Pyrenees 1910-2010

The Pyrenees, one hundred years ago

© A.S.O.

© Presse Sports

 

© A.S.O.

© Presse Sports

The Tour and the Pyrenees: a love affair embarked upon one hundred years ago.

On its eighth edition in 1910 (4,737 km and 15 stages), the Tour de France had of course already introduced mountains into the race, in 1905, but this was a new kind of mountainous formula. The race director, Henri Desgrange, was sceptic about including these eleven mountain climbs, which were to culminate with the Tourmalet, its 17 km sloping climb, and 2,115 m high. Indeed, in the spring, Alphonse Steinès, his colleague at “L’Auto”, the newspaper that organised the race, and who had already “launched” the Ballon d’Alsace, coerced him into accepting the idea by trekking over the snow-covered slopes of the Tourmalet in an expedition to demonstrate that this climb was feasible.

The race’s fate was sealed during a two-day stretch on the 19th and 21st of July 1910, between Perpignan and Luchon (289 km of wild roads spiked with 4 major climbs) and, after a rest day, between Luchon and Bayonne (326 km long and featuring 7 brutal climbs).

Among the 110 riders that had signed up were champions like François Faber, Octave Lapize, Louis Trousselier and Gustave Garrigou, along with more minor figures with reserves of extraordinary courage. Desgrange was fraught with worry, and when he witnessed Lapize’s torturous efforts to win in Luchon after wrenching over the Portel (1,432 m) Port (1,249 m), Portet d’Aspet (1,069 m), and Ares (797 m) climbs, he left the race and directed the overseeing of the stage to Victor Breyer.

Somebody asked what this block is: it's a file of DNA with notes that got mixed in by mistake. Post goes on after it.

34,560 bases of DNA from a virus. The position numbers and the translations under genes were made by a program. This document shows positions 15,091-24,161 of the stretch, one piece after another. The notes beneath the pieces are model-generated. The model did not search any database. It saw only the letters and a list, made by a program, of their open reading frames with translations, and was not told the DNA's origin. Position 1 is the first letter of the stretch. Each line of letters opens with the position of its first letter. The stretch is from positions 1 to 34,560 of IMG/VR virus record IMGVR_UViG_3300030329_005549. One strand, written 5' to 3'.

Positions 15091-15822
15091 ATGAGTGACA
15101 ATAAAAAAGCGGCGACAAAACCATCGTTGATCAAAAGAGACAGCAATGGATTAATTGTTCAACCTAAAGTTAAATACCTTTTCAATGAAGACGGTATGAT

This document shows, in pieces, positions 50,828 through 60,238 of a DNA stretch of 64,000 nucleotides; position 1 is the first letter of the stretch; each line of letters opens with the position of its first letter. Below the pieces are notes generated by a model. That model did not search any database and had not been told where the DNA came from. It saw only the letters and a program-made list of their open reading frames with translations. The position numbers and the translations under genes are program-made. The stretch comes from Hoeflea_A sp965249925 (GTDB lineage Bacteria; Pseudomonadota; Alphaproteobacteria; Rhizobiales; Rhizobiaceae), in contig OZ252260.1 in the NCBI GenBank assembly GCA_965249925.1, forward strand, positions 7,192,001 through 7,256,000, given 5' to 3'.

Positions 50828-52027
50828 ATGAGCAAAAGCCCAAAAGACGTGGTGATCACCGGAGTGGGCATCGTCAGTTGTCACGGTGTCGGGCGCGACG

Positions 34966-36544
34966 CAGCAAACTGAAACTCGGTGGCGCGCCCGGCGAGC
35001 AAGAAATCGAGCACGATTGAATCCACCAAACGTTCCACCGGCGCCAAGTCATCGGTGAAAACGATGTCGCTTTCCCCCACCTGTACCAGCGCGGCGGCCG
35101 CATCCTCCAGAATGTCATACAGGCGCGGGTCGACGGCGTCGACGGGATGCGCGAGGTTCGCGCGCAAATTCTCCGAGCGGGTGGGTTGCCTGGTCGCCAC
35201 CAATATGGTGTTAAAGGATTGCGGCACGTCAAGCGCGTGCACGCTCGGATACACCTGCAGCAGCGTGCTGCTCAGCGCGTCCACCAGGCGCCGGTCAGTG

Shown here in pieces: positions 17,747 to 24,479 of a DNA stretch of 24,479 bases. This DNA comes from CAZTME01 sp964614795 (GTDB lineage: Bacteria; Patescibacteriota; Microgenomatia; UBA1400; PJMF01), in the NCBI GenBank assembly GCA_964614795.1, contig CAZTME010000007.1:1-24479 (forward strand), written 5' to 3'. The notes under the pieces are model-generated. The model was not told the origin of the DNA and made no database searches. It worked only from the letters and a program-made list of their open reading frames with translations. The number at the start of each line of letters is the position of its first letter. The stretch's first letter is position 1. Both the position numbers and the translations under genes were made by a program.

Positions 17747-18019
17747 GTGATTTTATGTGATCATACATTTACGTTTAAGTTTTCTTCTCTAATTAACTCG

No multiple gears, obscure roads, the possibility of being stalked by bears and eagles, a 3.30 am start in the middle of the night: this was indeed a daunting prospect… Lapize, who battled in a Homeric duel with Faber, winner of the 1909 Tour, in a race based on points – the first earned one point, the second two… – not time, was the first to attack. In the lead in the Peyresourde (1,569 m) and Aspin (1,489 m), he tackled the Tourmalet riding his bike and pushing it for part of the climb. Behind him, Garrigou stayed on his bike all the way to the summit.

At the top there were a hundred or so cycling fans and onlookers, including an unknown photographer who captured the historic scene. It was 7 o’clock. Snow lined the roadside. Bib number 4, “Curly” Lapize, arrived, covered in mud and carrying his bike: a moment of pure magic. After negotiating this third “killer climb”, Lapize and Garrigou hurtled into the downward stretch and attacked the Soulor (1,474 m), Tortes (1,799 m) and the Aubisque (1,709 m).

Combat was fierce. Garrigou fell. Lapize, alone, continued on foot and in great distress. Upon enquiry from Breyer, Lapize rolled his eyes and replied: “You’re assassins, all of you! You can’t ask such things of mere mortals. I’ve had enough.” Breyer and Steinès feared the worst.

Yet, all of a sudden, a resounding cry echoed forth: “Yes, it’s me!” and François Lafourcade, a local rider from Lahontan, surged forward. He abruptly shot off ahead of Lapize, gaining a 16 minute advantage and was the first over the mountain summit. Lapize resumed the race. The finish was 175 km away. Lafourcade’s performance was admirable but not enough: he was caught before Osquich (507 m) by Lapize who won the stage in the sprint in Bayonne ahead of Albini after a 14 h and 10 min ride. They had achieved the impossible! The four points that Lapize gained on Faber in the Pyrenees were decisive in Paris where he was crowned champion. Lafourcade, the little Pyrenean, finished 14th out of 41 classified riders.